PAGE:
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Temporal aggregation and structural inference in macroeconomics

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  • Christiano, Lawrence J.
  • Eichenbaum, Martin

Abstract

This paper examines the quantitative importance of temporal aggregation bias in distorting parameter estimates and hypothesis tests. Our strategy is to consider two empirical examples in which temporal aggregation bias has the potential to account for results which are widely viewed as being anomalous from the perspective of particular economic models. Our first example investigates the possibility that temporal aggregation bias can lead to spurious Granger causality relationships. The quantitative importance of this possibility is examined in the context of Granger causal relations between the growth rates of money and various measures of aggregate output. Our second example investigates the possibility that temporal aggregation bias can account for the slow speeds of adjustment typically obtained with stock adjustment models. The quantitative importance of this possibility is examined in the context of a particular class of continuous and discrete time equilibriurn models of inventories and sales. The different models are compared on the basis of the behavioral implications of the estimated values of the structural parameters which we obtain and their overall statistical performance. The empirical results from both examples provide support for the view that temporal aggregation bias can be quantitatively important in the sense of Significantly distorting inference.

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Bibliographic Info

Article provided by Elsevier in its journal Carnegie-Rochester Conference Series on Public Policy.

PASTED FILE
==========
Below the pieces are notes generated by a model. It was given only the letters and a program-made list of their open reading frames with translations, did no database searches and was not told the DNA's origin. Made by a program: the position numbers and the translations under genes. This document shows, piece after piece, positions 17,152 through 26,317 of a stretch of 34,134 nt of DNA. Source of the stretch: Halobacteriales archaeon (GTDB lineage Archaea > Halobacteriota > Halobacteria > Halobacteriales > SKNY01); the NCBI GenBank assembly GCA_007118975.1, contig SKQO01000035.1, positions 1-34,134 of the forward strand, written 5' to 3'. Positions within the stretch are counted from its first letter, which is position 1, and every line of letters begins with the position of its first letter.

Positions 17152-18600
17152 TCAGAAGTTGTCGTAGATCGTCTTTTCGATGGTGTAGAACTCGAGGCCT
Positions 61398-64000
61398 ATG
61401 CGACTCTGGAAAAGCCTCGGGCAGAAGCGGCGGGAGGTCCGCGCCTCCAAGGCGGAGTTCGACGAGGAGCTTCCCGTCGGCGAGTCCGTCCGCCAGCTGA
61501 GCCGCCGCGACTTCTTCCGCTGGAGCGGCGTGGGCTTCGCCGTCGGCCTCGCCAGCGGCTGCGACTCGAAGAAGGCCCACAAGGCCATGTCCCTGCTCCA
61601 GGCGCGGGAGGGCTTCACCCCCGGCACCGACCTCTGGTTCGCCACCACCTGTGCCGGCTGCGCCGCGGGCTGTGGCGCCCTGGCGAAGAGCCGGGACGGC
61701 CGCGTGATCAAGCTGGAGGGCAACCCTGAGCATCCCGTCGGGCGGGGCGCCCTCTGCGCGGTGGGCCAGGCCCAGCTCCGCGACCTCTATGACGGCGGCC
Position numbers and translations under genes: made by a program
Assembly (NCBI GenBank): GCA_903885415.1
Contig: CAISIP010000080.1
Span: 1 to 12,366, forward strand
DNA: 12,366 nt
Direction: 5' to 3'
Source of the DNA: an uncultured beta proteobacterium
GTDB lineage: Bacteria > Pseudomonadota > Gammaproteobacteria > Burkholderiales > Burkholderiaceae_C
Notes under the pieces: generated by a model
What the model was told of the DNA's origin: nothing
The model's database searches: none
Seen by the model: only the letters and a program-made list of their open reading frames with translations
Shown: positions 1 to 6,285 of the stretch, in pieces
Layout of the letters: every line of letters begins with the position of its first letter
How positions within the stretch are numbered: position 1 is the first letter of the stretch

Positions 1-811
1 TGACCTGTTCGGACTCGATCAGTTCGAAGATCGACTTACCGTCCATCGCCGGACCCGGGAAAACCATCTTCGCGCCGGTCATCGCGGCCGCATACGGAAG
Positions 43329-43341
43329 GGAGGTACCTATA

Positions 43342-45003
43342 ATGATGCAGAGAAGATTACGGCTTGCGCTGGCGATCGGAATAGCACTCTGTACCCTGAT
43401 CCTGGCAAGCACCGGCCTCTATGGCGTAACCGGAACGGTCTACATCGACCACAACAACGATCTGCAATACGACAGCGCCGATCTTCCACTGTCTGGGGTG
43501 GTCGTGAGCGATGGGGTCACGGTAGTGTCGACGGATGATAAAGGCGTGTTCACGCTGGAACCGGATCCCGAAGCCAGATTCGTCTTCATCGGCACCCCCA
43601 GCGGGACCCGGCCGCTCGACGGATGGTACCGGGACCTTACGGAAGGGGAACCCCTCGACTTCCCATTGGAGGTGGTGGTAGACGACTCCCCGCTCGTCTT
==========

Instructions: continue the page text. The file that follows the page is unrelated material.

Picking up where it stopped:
Volume (Year): 26 (1987)
Issue (Month): 1 (January)
Pages: 63-130

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Handle: RePEc:eee:crcspp:v:26:y:1987:i::p:63-130

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  1. Lawrence J. Christiano., 1985. "A method for estimating the timing interval in a linear econometric model, with an application to Taylor's model of staggered contracts," Staff Report 101, Federal Reserve Bank of Minneapolis.
  2. Alan S. Blinder & Douglas Holtz-Eakin, 1984. "Inventory Fluctuations in the United States Since 1929," NBER Working Papers 1371, National Bureau of Economic Research, Inc.
  3. Hansen, Gary D., 1985. "Indivisible labor and the business cycle," Journal of Monetary Economics, Elsevier, vol. 16(3), pages 309-327, November.
  4. Rogerson, Richard, 1988. "Indivisible labor, lotteries and equilibrium," Journal of Monetary Economics, Elsevier, vol. 21(1), pages 3-16, January.
  5. Altonji, Joseph G, 1986. "Intertemporal Substitution in Labor Supply: Evidence from Micro Data," Journal of Political Economy, University of Chicago Press, vol. 94(3), pages S176-S215, June.
  6. West, Kenneth D, 1986. "A Variance Bounds Test of the Linear Quadratic Inventory Model," Journal of Political Economy, University of Chicago Press, vol. 94(2), pages 374-401, April.